• How to order digitally printed wrapping paper online

Experience Level:
• Basic experience in Photoshop is helpful for this class
• Basic experience in your favorite method of creating (watercolor, drawing, other painting media)
• Experience repeating patterns not necessary

For a list of my favorite supplies, visit my Amazon page here

This is a great method if you are brand new to repeating patterns or going for a specific look! If you are looking for a more technical method with a little more control over your design elements, check out the main method I personally use in my class From Painting to Pattern: How to Create Repeating Patterns Using Photoshop

Music credit: "Cute" by Bensound


Meet Your Teacher

Teacher Profile Image

Juliet Meeks

Designer and Artist



Hi! I'm Juliet, an artist and designer based in New Orleans. 

You can usually find me painting with watercolor in my studio, designing products for my online shop, and collaborating with other brands. Or creating classes here on Skillshare!

I'm inspired by vintage books and textiles, and the organic shapes of nature. I gravitate towards painting flowers because of how much color exploration they offer, the ability to be loose and playful with them. 

I love teaching you how to paint with watercolor in a way that's approachable and suited to YOUR particular painting style. I want you to feel like you can be playful, expressive, and experiemental when you paint. 

For behind the scenes, find me over on Inst... See full profile

Level: Intermediate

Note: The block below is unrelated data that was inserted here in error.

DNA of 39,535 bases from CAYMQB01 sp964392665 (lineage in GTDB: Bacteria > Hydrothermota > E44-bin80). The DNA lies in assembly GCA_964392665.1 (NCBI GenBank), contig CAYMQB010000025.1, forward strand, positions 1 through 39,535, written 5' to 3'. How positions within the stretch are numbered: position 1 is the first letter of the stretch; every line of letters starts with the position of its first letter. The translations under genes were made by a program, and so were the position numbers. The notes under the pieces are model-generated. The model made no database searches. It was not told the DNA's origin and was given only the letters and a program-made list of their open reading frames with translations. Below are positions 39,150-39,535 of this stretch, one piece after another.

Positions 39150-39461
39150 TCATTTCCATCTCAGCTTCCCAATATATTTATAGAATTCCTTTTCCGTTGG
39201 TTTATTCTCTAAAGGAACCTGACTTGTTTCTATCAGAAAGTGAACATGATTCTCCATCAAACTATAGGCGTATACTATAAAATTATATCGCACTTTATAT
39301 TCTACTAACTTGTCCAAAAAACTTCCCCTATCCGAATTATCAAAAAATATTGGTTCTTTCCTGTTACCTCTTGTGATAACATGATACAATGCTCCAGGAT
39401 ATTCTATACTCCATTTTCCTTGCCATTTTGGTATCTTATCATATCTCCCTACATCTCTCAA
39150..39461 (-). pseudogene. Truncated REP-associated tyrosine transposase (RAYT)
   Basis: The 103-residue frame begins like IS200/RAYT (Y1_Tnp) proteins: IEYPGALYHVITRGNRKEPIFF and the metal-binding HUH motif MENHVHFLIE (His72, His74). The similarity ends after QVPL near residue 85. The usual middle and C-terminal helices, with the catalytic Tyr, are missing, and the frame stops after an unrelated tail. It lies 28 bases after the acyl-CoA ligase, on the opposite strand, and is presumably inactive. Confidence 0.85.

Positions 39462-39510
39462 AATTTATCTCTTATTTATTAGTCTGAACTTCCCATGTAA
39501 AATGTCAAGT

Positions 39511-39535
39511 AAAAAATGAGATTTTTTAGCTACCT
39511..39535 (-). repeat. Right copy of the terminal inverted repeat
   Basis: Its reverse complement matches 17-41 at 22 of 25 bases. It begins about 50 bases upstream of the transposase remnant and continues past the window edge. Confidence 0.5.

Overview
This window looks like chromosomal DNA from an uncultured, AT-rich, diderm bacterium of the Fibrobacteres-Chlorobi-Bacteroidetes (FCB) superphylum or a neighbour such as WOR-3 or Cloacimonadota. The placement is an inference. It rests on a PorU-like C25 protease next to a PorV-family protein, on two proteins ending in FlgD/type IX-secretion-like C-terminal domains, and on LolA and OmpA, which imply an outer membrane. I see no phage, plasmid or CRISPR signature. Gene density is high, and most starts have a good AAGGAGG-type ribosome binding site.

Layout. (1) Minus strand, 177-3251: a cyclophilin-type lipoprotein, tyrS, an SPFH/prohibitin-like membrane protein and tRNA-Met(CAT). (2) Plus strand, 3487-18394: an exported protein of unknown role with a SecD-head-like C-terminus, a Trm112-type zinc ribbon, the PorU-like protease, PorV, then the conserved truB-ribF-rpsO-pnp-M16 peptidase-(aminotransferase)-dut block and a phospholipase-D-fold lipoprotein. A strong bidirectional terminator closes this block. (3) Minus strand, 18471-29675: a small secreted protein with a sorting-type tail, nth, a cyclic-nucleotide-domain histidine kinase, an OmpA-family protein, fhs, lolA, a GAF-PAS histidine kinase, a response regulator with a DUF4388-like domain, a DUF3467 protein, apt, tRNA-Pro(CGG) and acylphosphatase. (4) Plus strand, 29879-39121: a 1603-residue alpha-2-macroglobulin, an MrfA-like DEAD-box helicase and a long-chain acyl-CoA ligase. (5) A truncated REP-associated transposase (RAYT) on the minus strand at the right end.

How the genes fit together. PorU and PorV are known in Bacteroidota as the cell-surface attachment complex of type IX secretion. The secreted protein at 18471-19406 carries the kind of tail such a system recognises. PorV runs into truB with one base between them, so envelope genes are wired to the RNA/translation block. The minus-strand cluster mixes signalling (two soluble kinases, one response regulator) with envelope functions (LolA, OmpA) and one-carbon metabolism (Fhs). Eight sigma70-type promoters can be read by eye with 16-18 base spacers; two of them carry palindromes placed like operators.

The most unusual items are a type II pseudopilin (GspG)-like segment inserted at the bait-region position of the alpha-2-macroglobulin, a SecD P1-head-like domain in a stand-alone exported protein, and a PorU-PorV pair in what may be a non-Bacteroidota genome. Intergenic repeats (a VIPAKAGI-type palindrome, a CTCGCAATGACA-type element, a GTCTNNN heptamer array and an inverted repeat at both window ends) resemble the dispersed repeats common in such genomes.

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1. Intro: Hey. My name is Juliet Meeks. I'm an artist and surface pattern designer based in New Orleans. I paint with lots of watercolor, and I'm often making repeating patterns for, both my own product line and for other clients as well. I design for various types of textiles, primarily, and paper goods, and other fun products, basically, anything that I can get my patterns on to. Today, I'm going to be sharing the handmade repeat method. If you're new to repeating your artwork, I think this would be a great place to start to really get an understanding of how are repeat works. There are lots of types of repeating methods. This is just one type. I encourage you to do some research and find out which type works best for the particular artwork that you're working with and then also the look that you're going for as a final piece. This is an example of a handmade repeat that I've already made just to show you what we'll be doing in the class today. We're going to be using watercolor paper, and I'll be going over all of the basic watercolor supplies you'll need, but you can feel free to draw or use any other method that you're used to or like to use. Once we've scanned in the artwork, we will be cleaning it up in Photoshop, and doing a couple of things there. If you have basic Photoshop skills, that would definitely be helpful for this class. Then once our pattern is cleaned up in Photoshop and ready to go, I'm going to show you just a little bonus video of how I order wrapping paper at wholesale prices, which is especially useful, if you're interested in selling something like wrapping paper. I'll also share a couple of tips of how I package my wrapping paper as well. Let's get started. In the next video, I will be going over the basic supplies you'll need and then we will start painting. 2. Supplies: We're going to get started talking about all of the basic watercolors supplies you'll need. First, I wanted to show you where we're going to be going at the end of the project. This is what we'll be scanning in and taping it all together and cutting it down. I'll go through that whole process with you. I'm not going go too in depth about the watercolor supplies right now. I do have a couple other watercolor classes that you can check out. I go into it in a little bit more detail. First we'll need a block of watercolor paper. It doesn't have to be a block. It can be individual sheets as well. I like to use a block usually but in this case if you are using one like this, you are going to have to remove the glued down edges from your sheet of paper. It might be easier for you to just have sheets of paper. If you are using a block, I like to have this bone folder. It makes it a lot easier to pull your sheets out without ripping them. It's pretty necessary. I've got just a whole bunch of my favorite brushes here. I'll probably only use a couple of them. But just to show you the variety of what I have in different sizes, I like to use the round shape most often. You'll need two cups of water, one for warmer and one for cooler tones so the water doesn't get too muddy. A plastic palette, any type of palette that has individual wells will work. As far as watercolor paint, I like to use tubes of watercolor. I find it easier to mix colors and have a little bit more control but it's just up to your preference. I use a lot of Winsor & Newton but I have a few brands here. You'll need a paper towel. When we cut down our painting, you'll need an X-Acto knife. I like to use this utility knife but you can use one of the smaller X-Acto knives, of course. Tape to tape your painting together once you cut it up. You're also going to need a ruler to be able to cut your painting very precisely. I really like this duroedge ruler. It's definitely my favorite type. You'll also need a cutting mat, which I will show you in the video when we get to that point. Then of course, you'll need some inspiration photos or you can draw something from life or from your imagination. I like to have something to look at just a little reference for shapes. I just found these holiday themes bouquets on Pinterest. I printed them out in black and white because I'm mostly looking at the shapes although the colors were a nice too. But this way, I can just make up any colors that I want. Lastly, I wanted to show you the wrapping paper that I had printed last year. I sold this wrapping paper in my online shop and at art markets. I used a different repeating method than I'm showing you in this class. But I actually have a class for the method that I used, which is primarily painting all of the elements individually and then putting together the pattern in Photoshop more extensively. We'll also go over a little bit more in detail about the wrapping paper in the last video. Next step we're going to get started on our first step of just doing a quick sketch of the design that we're going to be painting. 3. Step 1: Sketch: I want to mention now the limits of doing this repeat method. It doesn't give you quite as much control as the Photoshop method that I share in my other class on painting to pattern. I actually don't often sketch before I create a painting. But because of the limits of this handmade method and there's not so much room for error, I am going to sketch, do a really loose sketch just to at least get down the general elements that I want to be including into my painting. So I'm looking at my reference photo and those white flowers are going to be my main focal point of this print. I'm going to sketch the white flowers first, place them in different areas. As we're cutting down this pattern later you'll see how the placement moves and adjust and you'll have to play with that a little bit later. But for now, I like to start with the biggest blooms and then I'm going to just add in some leaf shapes that I like from the reference photo. I like to be really loose and playful with my paintings, which is why I often don't sketch beforehand. The hardest part of this handmade repeat method is the fact that you can't adjust the elements after. One of the most important things about repeating patterns is for the pattern to have a nice flow once you've finished with it, to be really dynamic and not have too many elements competing with each other or getting to stripy. So the limit of this method is that once you do it, you can't really go back and change too much. If you are looking to make a repeat that's of a really large-scale especially one where you're not having tons of tiles of the repeat, then this works well. If you were trying to make a repeat of wallpaper at a smaller scale, I think this would be a bit trickier to get right, especially the first go around without having to keep making multiple versions of the same pattern until you get a repeat that you like. It's an old school, very handmade method with a little less digital control. But I do think this is a good method to learn even just to compare to other methods that you use. You will probably find certain things that you'll find it useful for. I encourage you to just keep that in mind that when you finish your pattern, it may not look exactly how you'd like it to look, but in some ways that's the beauty of the handmade method. It's not going to be perfect. It's going to have some corks. Before I got started, I knew I always wanted to include some red berries. I don't think there in any of these photos possibly, but I really wanted to have that pop of red amongst lots of green and white. For my wrapping paper, it's going to be Christmas themed or just general holiday themed. But of course you can do this for any type of all your wrapping paper as well. I want to balance those longer branches with some bigger individual leaves as well. That's it for the sketch. It's just to get you feeling a little bit more comfortable before you start painting and just have a general idea of what your layout is going to be. 4. Optional Step: Paint Masking Fluid: I actually decided that for these white flowers, I want to use something called masking fluid. If you aren't familiar with masking fluid, it's basically just this smelly liquid glue material that you use to paint on and it's saving that negative space for you so you can paint over it and then later you will peel it up once it's completely dried. You can't paint over it when it's wet. Though so, you do have to let it dry once you put it down on the paper. Also, I would suggest to make sure that you use a brush that you don't love because it will pretty much destroy any brush that you use. I've got this really old brush here, and then I've also got a cup of water on hand to keep rinsing it. I poured a little masking fluid in here. Actually, I probably poured a little bit too much. After this, I'm going to put it back in the bottle. I'm just going to use the masking fluid to paint the white flower shapes that I know I want to keep a light color and may actually paint them a really, really light shade of peach or gray or something like that just to give them more of a feel. It just depends on how much, how many leaves, and other elements that I paint over them to really make sure that you see that shape of the petals. I'm trying to place my flowers strategically. Although, honestly, every time that I do that, it never seems to be quite right once you end up repeating it. Just make sure they're not like too close to each other and this is definitely, the placement of the elements. Is one thing that you definitely start to improve on once you do this a few times at least. I think, probably, after this dries and once we get to the one of the last steps, I will probably add in one more masking fluid flower. That's it for this step. This is definitely a step that you can skip if you know you're not going to use masking fluid, but I just thought I would share a little bit of my process with this as well. 5. Step 2: Painting the Center: I let my masking fluid dry. You don't want it to be wet at all, because we'll be painting over it. Now after I've sketched, I know that my plan for this design is to have lots of greenery, some bigger blooms, and then some little pops of red berries. I also know I want to put in just a couple of little pink flowers, because I like to use pink and a lot of my color palettes. I'm going to start by painting some of these bigger leaves. I like to paint the larger elements first just because I know I'll have room for them. Now as I'm painting, I'm not going to paint against any of the edges of the paper. You don't want any of your elements to touch the edges, and you'll see why that is later. I'm adding a variety of greenery here using different shades of green. I want this pattern to have a really full luscious look with all of the greenery which I think is going to look really pretty on presence. I'm painting some straighter branches here that I will later add berries on top of once this layer dries. I really like this brush that I'm using, because I can get a nice tip on it. The type of brush is called Black Velvet. I think the brand is Silver. If you look up Silver Black Velvet, you'll be able to find some of these there. They're a little bit pricier, but they're really nice to use. Now, I'm starting to paint over some of the masking fluid. The reason for that is that I want the elements surrounding the areas where there's masking fluid to help define that shape. Once I remove the masking fluid, I may keep that area white or I may go over and paint a lighter color over it. But regardless, I still like that look of the whitespace cutting into the elements around it. Which is why I tried to paint as many elements around and on top of the edges of the masking fluid as possible to show that effect. As I'm painting the center of this piece of paper, I'm trying not to make a really obvious rectangle shape by just creating a perfect border around the edges. It's just going to help whenever we repeat the tile for the tile to not be such an obvious rectangle shape as the patterns repeating. There's some things that we can do later to help with that as well. But just keep that in mind. If you don't paint the entire page up to the edges, that's fine. We can add in some elements later. I'm just continuing to paint and filling the spaces that I'm creating, trying to have an even distribution of the different types of greenery. Now I'm going to add some of my red berries on top now that the branches below have dried. I'm actually going to grab a firmer brush that's easier to make round shapes with. This brush is soft to get that nice tip. I like these green brushes which are called the Princeton Lauren Series and they're synthetic brush, but they have a nice firm feel that's easy to use. I'm painting more along the edges of the masking fluid that I've missed before. Adding some little pops of pink. I'm going to stop here. I know that that bottom left flower doesn't have anything painted along the left side of it. I may just be leaving that as some negative space to add an element on top of it later, as we will be cutting or painting up into four pieces. I know that's hard to imagine. If you're a little bit nervous about cutting up your painting, you could scan this just as it is, just in case you would ever want to use it for something else. 6. Step 3: Cutting and Taping: Setup your cutting mat, make sure you have your ruler, your X-Acto knife and some tape. What we're going to be doing, is cutting this into four pieces. I'm going to find the center of my painting vertically and I'm going to cut that first. It doesn't have to be super precise, but basically as close to center as you can get it. Just making sure I have this measurement right. It's about seven inches wide, so I'm going to cut down at about 3.5 inches across. I'm going to hold my ruler firmly and then cut down and make sure that my paper doesn't come loose, so I'm not messing up the cut. Now, I'm going to do the same thing likewise. I'm going to do the same thing and measure how many inches across and get right at about the center. I'm using my hand and my ruler to hold the paper down for me as I make my cut. That's it. This is what it was originally and we're going to be flipping some pieces. We are going to take the top right quadrant and bring it over to the left side first, then take the bottom right quadrant and bring it over to the left side. Just to show you again what I did. Now, we're going to take the top two and bring them down below the bottom two. So the bottom to come up to the top and the original top or at the bottom. Then I'm just going show you how these two will match up when you're repeating that title. It will match up at the top and bottom and it will match up left to right. Now, at this point, we're going to flip them over exactly as they are and tape the backs. Now, this tape actually isn't really as sticky as I would like. I often use something called Artist's tape, which is archival tape useful when you're framing paintings and stuff like that, but this tape works just fine. You just want to try and get the pieces as tightly together as possible. So just as least amount of a gap as you can get. Don't worry if it's not perfect because mine certainly doesn't end up perfect, and that's something that we can definitely adjust in Photoshop. I'm taping the top two together first and then the bottom two, and then I will take them all together. I'm just trying to line them up as well as I can as I'm taping. I'm pulling them together as I'm taping as well. That's it. I'm going to flip it over and check out what spaces I'll be painting. So this is where you can kind of get a sense of the repeat. The center area is what we will now be finishing up painting, and with this, you can see how this top flower is corresponding a little bit too much to the bottom flower. It creates a stripe effect, so I may go in and add some elements on top of that, left flower and cut into the flower a little bit so that it's not quite perfectly lined up with that bottom flower. You'll see when I do that in Photoshop. 7. Step 4: Painting the Rest: Now it's time for our final painting steps. I've gone ahead and added another masking fluid flower just to balance out the other flowers that were there and make it a little bit more cohesive and I let that dry so I'm ready to get started painting the rest. I'm going to paint that center of that flower and then I'm going to go right for the largest area of whitespace here to add in a larger greenery element. I'm going to keep going and just filling up this whitespace and being careful again not to touch the edges. I don't want to forget about adding some more berries. Here's some more branches that I'll add on top of. Then add some more as well to this new flower to help to find that negative space. Now what we're going to do, paint some extra elements that we'll be able to play around with more freely on their own and add to the pattern in some of these blank spots that you're seeing. I'm going to grab my paper and just start painting some of the same elements that you see in the pattern, but on their own so they're easier to isolate and move around. I'll also go through the process of how I clean these up in Photoshop once I've scanned them. One of the nice things about this handmade repeat method is if you want to keep your tile on a white background, you do not have to remove the white background of the paper, unless you really don't like that texture. Ultimately, my wrapping paper is going to be on a white background so it's nice that the only things that I have to remove from this paper background are these isolated elements. I'm going to let these dry and next step, I'll be removing this masking fluid and then we're almost ready to scan. 8. Optional Step: Removing Masking Fluid: My painting and the masking fluid is all fully dry, so I'm going to use this eraser to help easily pull up all the masking fluid. I think this is called a gum eraser that's usually used for removing pencil, but I find that a grabs the dried masking fluid easier and then my fingernails can. This is either a really boring or relaxing process depending on how you feel about it. I think it's fun to peel it up. Sometimes it can take a few minutes. But as I start to pull it up along the edges, it's satisfying to see those shapes cut into the other water color. You can see here I have lots of white space here where these flowers are. It gives you a gesture or idea of a flower. But I think I'm going to paint a really subtle Peachy Pink over these negative areas just to give more of a feel of the petals. I'm going to leave the right side of this flower on the top right empty, and I'm going to add one of my individual elements on the top in Photoshop because if I painted all the way to the edge of the paper here, it would not match up to the left side. We're going to fill that space with something in Photoshop that's going to enable us to put an element on both the left and right side that will perfectly repeat. I'm going to finish up painting these flowers, let this dry, and then I will scan in both this full piece of paper and then also the individual elements. 9. Step 5: Scanning and Cropping: I've put my painting on the scanner and I'm pulling out my scanner software. Usually 300 dpi is the minimum for artwork. If you want to blow up your painting a lot bigger, you could do something like 600 dpi. But I'm just going to do 350 dpi to have a little bit of leg room in case I want to blow it up later. I like to scan at TIFF files which are fully usable within Photoshop, and then later I'll save it as a Photoshop file. Now that it scan, I'm going to open it up in Photoshop. I'm going to unlock that background by clicking on the little lock. I'm just going to check out what I'm working with here. We're going to be removing these lines, but first we need to get the tile cropped down as close as we can to the edges. I'm going to be doing a lot of adjusting here just to try and get it as straight as possible. You'll find that as you're taping your pieces together, you may think you have it pretty much perfect. But when you scan it in and try and crop in a straight line, you'll see that the top left quadrant may be less cutoff than the bottom quadrant as you're showing your crop lines. Sometimes I like to go through and crop each quadrant at a time and then get it as close as possible. It's not going to be perfect, but we can fix this. I'm just using the rectangle selection tool here to remove this white background. Getting it as close to the paper edges as I can without removing too much of the artwork, you're probably going to want to remove a tiny bit of it so that you don't get any of that shadow from the paper. Because if you leave that at all, it will show up as a line. But again, we're going to be using the healing brush tool to fix most of this. Came in and Zoom out and see how it's looking. Then what I like to do is select the negative space, then select inverse, and then image crop. You'll see there are some negative space leftover around the edges, which makes sense because the way I matched up the pieces of paper wasn't perfectly square. I'll try and maneuver it to get it as close to square as possible and then we'll be removing that negative background as much as we can, but we'll be still leaving a little bit. I'm selecting these negative areas again and selecting inverse and then doing image crop again and see if it helps me a little bit. That moved it up a little bit and I feel like this is getting pretty good. Now I'm going to go to image Canvas size and just manually crop the width of the Canvas just to get it a little bit closer. Then finally, I'm just going to start on the top left, use my selection tool, get it as close as possible to those edges and do one last image crop. You can do this earlier on as well. Next up, we will be getting rid of all of those lines in the center. 10. Step 6: Creating the Pattern Block: Now this step is all about using the spot healing brush tool to get rid of those lines. It actually doesn't take quite as long as you might think it would. But I go through and just individually use the spot healing brush tool, and I'll size up and down the size of the brush using the bracket keys on your keyboard really quickly. It's an easy way to do it. Sometimes I find reducing the size of the brush can help you get a better healing brush effect. I'm just going to go through here and go section by section and maybe grab a couple other little flecks of dust that I see along the way. The center's spot where all the lines intersect is usually the trickiest part. But I find that the spot healing brush does a pretty good job. Sometimes as you're using this, especially in larger areas of paint, it will show a stripy effect, so I'll use the clone stamp tool to go back and fix it, which I'm going to go back and fix this leaf right here in a little bit. I've cleaned up all the lines, and now I'm going to use the clone stamp tool to bring this darker texture of the leaf over here so it doesn't look quite as light on the bottom or create such an obvious stripe. This next step is awesome. It's called the offset filter. I've used it before, but not in relation to these handmade repeats. Another artist, her name's Caitlin Wallace Roland, brought this to my attention and it really helped out my process a lot. I just wanted to give a shout out to her. I'm going to show you how to do this. The first thing you're going to do is bring up your canvas size and that's under image and canvas Size. It's probably automatically coming up as inches, but we're going to bring it into pixels. Looking at both your width and your height, right down half of those numbers. Half of my width ended up being 1,200 pixels, and then half of my height was 1,768. Then you're going to go to filter, other, offset, and I had experimented already, so my numbers were already put here. But you're going to put that half of your width and the horizontal section, and the half of your height and the vertical section. If you want to preview it, you can select preview and then at the bottom you're going to make sure wrap around is selected and then hit okay. Then that helps you make your tile. It's moved all of the sections around for you, basically did what we did by hand, but digitally. Now you'll see that those lines are there again, those lines that we had left, so those transparent little edges, that's why I try and minimize them as much as possible because we're going to go through and use the spot healing brush tool again and just get rid of those. I'm going to do the same thing here and get rid of each line. Now that I've done this, I want to get an idea of how my pattern is going to look as it repeats. To do this, you would make sure that your layer is selected, and then you'll go to edit, define pattern. You can name it whatever you want and then hit okay. Then I'd like to create a new document. You can make it letter sized. Having a familiar size will give you an idea of the scale of your pattern. Once you've opened up your new document, you're going to unlock that background and then you're going to double-click on that layer and then you will check pattern overlay. Then under pattern overlay, you can click that little thumbnail there and find the pattern that you just saved. What's great about pattern overlay is that you can easily adjust the scale. It's awesome to preview and imagining this paper as letter size, you can see that this is pretty small scale. Now we're not quite done with our pattern yet. Next up we will be scanning in those individual elements that we painted and cleaning them up. And I'll show you how we're going to maneuver them around the pattern to really finish it out nicely. 11. Step 7: Clean Up Your Extra Elements: Now this is something you may already be familiar with, but I just wanted to show you a quick process of how I would clean up these individual watercolor elements. I've scanned them in at 350 dpi. First I'm just going to quickly get rid of as much of that white paper as I can, just so it's out of my way. Then, I'm going to zoom in and look at what might be some potential problem areas. Meaning when I erase that white is it going to erase too much of lighter colored water colors. I'm just simply using the eraser tool to protect those areas and erasing around these lighter edges. Then I'll use the levels adjustment to just brighten up that white background so it's easier to grab with my magic wand tool. Once I select that white with my magic wand tool, I like to zoom in and see if there's any areas that are getting are getting erased too much that I want to go back and use the eraser on. This little branch here, I think it erased it a little bit too much and I want it to be that jagged. I'm going to go through and erase it before I remove this background. I think that looks good. I'm going to grab as many white areas as I can and then I will just delete this background using the Delete key. Now these are ready to incorporate into our pattern. 12. Step 8: Adding Extras + Color: We're on some of our last steps here. I've got my patterned tile and I'm ready to fill up some of these negative space areas with these extra elements. First I'm going to make note of my current canvas size and just write that down because I'm going to be making the canvas a little bit bigger and then reverting back to that. In case that doesn't work or go as planned, I'll at least know exactly what my original width and height was. Then I'm going to make my canvas size larger, doesn't have to be any exact number just so that you have enough room to work with bringing these additional elements in. I know I want to fill some of the space on the top here. I'm going to start playing with different pieces and parts and see what fits best without looking too obvious that I just placed it on top. This piece here ends up being a little bit too big, so I think I need to go with something smaller. I think this smaller branch was going to work perfectly here. You'll see I'm bringing it down to the top and bottom, but that's just to make sure that it works. Essentially, we are going to be leaving it up at the top and then cropping whatever is left over and bringing that down to the bottom. You can imagine it's now going to repeat from the top and bottom. I was just clicking multiply here to see if it would look like a realistic watercolor effect. But I think it looks a little bit too different than the rest of the painting. Also, I have another class where I go really in depth into this process for an entire pattern, it's called from painting to pattern. This is just a snippet of that, but basically it's the same idea, just you doing it with your entire pattern. I'm removing the extra top of this branch and using the selection tool for this. Luckily, Photoshop helps you along and it matches up along that line pretty perfectly. You can zoom in and zoom in really close and double-check and make sure that there's no white line at the bottom where you bring that little element and that there's no extra leftover at the top. Next up, I want to fill this space that is next to this flower here at the bottom. I think I could use some berries here and I think that this shape is going to work perfectly there. Yeah, and it fits pretty well, I just want to flip it the other way because I think it's going to look better that way. Now I'm going to just play with some more of the space left over on the left side and see which ones end up working here. I'm going to try this pink flower first. Not sure if I like the way that the greenery on this flower is competing with that leaf below it, so I'm going to grab something else to try instead. I think that looks pretty good. Make it a little bit smaller, you can use the Transform tool and just do Command T. If you want to make sure it doesn't change shape, hold down Shift while you transform it. So that looks good. Now I'm going to see if there's anywhere that the pink flower can fit. I don't think that it really can fit anywhere even if I make it smaller and I don't want it to look too forced a little bit of white space here and there is okay. I'm just going to grab a little snippet to fill this last space on the left to right. I'm not really sure about the shape of this leaf, I don't think it's quite working. I want to grab something maybe a little bit darker to put there instead. Think I'm just going to use this little piece here, I feel like it will fit well. As you do this a lot, it gets a little bit faster. It starts to feel like a puzzle and you can more easily see what's going to fit well and what won't. So I'm just going to copy and paste this little branch and then remove the white background. I don't think it needs to be quite so large, so I'm going to erase this top part here, which will also help it being less obvious that I copied and pasted from another section and also changing the direction helps with that too. I'm just going to select this and move the excess over to the other side and make sure it matches up perfectly. When that little purple line, purple guide comes up, you know that it's matching that edge. There's my tile just deleting all of these extra layers here that I don't need. What you can do here to get back to your original canvas is select the Outside Negative Space and then select Inverse, and then you'll go to Image Crop. Then once this is done, we're going to go to Edit, Define Pattern again. Save your pattern and go back to your preview page that you had created, and update that pattern tile in your layer styles. Now you can see this repeat is much better. You can play with scale again and see how it looks at a smaller and larger scale. I would say that if I had better control over each of these elements, I would maybe adjust the placement of these flowers. I can see how those branches along the sides are creating a stripe. But I think for my wrapping paper, it's going to be at a fairly large scale that I think it's working just fine. Then something else I want to do is play with color a little bit. I usually try to stick to the original colors as much as possible. But I do want these red berries to pop a little more on the page, so I'm just going to use the Saturation tool and selective color to play with the reds and greens and get a color that I like. I like these greens being a little bit more on the teal side than the super green side, so that's something I'm doing as well. Then that's it for your pattern tile. If you want to go back and look at your original tile again and double check and make sure you get all the dust free from the page, use your spot healing brush tool with painting. Lots of little marks will come up and you can decide how much you want to erase or how natural you want it to feel. But I always like to get little dust marks or sometimes where the watercolor has cooled a little bit and just remove those so it's nice and clean. Next step I will be showing you just a quick video talking a little bit about the wrapping paper itself that I have ordered before and then showing you how to order it through this site that I like to use if you've never done that before. 13. Wrapping Paper: Part 1: I know not all of you are going to sell your wrapping paper to customers. I just wanted to share a little bit behind the scenes of what I do with mine. Last year I got papers printed by a site called StationeryHQ, and you can also get paper printed from sites like Spoonflower. The paper from StationeryHQ is nice and thick. It's printed by sheets, so it's not printed on rolls. I use these plastic sleeves from a place called clear bags that I'll roll up three sheets to sell to customers, last year I did two-color ways. I like to sell these at art markets and on my online shop, I shipped them in mailing tubes, and I also have a studio that I'm getting ready to open up this fall where I will be able to sell my products out of as well. Next step, I'm just going to show you the quick process of how I order through StationeryHQ and how I set up my file. 14. Wrapping Paper: Part 2: I've pulled up stationery HQ. If you are going to make an account here, if you're a business and you plan on selling your products, you can set up a wholesale account which will get you wholesale pricing. They have a section here on their files setup guidelines, which mostly that we need to know is that we're going to be exporting our file as a PDF and making sure that those colors are set at CMYK. Now I'm going to go under products and then wrapping paper sheets. There is actually a template that you can download when you click download image. But I find that I don't really need a template for these they are pretty simple. I just use this art size and set that up in my Photoshop document. The art size is the size that they need, including the bleed, which means that a little bit of the edges will be trimmed off so that you know aren't showing a white edge. You want to make sure that your image extends to the bleed. They also provide the trim size, which I find doesn't usually really matter with a repeat pattern like this. We're going to change the size of this file to 20.25 inches in width and then 29.25 inches in height. That pattern overlay was set up at the eight and a half by 11 size. We're going to need to make a new layer with a solid background and do the pattern overlay on that. Then this is where scale becomes really important because you want to think about, do you want your wrapping paper to be really large scale, where it's really making a statement but you're not getting as much of that repeat when you like imagine a gift being wrapped and it's large-scale, you're not seeing as much as that repeat, but you can do a smaller scale. You can do a mid-range. I'm going to end up doing a middle between small and large scale. If you want to set up some guides to help you get an idea of the sizing. I've set up a little section here that's about 10 by 10 inches. I can get a better idea of what the scale is going to be like. I obviously don't have a printer that can print this large to really get the exact field of what the scale is going to be, if you wanted to, you could order a couple of samples and then adjust from there. It's just you're getting a better rate the more that you order through the site. Usually I just wing it. Once you have a pretty good idea of the scale, you're going to go for, you're going to save as a PDF. They had suggested to save it as this PDF slash X-1A. I'm going to make sure and do that. You can see here that's specified in their file guidelines. Now I'm going to go back to the stationery HQ site. I'm going to name my project. Then before you can add it to your cart, you will upload your artwork, which takes a couple seconds to upload. Then before you add to cart, you're going to upload your artwork, which can take a little bit of time depending on how big your file is. You'll see they have an orientation option here you can do portrait or landscape. I just find that thinking about wrapping presents that the portrait works better. Now my upload is complete and I will click add to cart. Here you can see at the minimum quantity of five sheets, they're not giving me a wholesale discount. But once you increase that quantity, it's going to give you more of a discount. That's it. If you order your wrapping paper, I hope you have a lot of fun with it. I hope this method was helpful for you to create your repeat patterns. Again, if you're interested in something that's a little bit more exactly controlled where you're painting elements individually rather than one painting altogether, check out my other class from painting to pattern. Thank you so much for joining my class. I'd love to see your repeated patterns if you want to post them in the project gallery, I'd love to give you feedback or answer any questions that you may have, you can ask on the discussion page as well. Thanks again for joining and I hope to see you again and one of my future classes.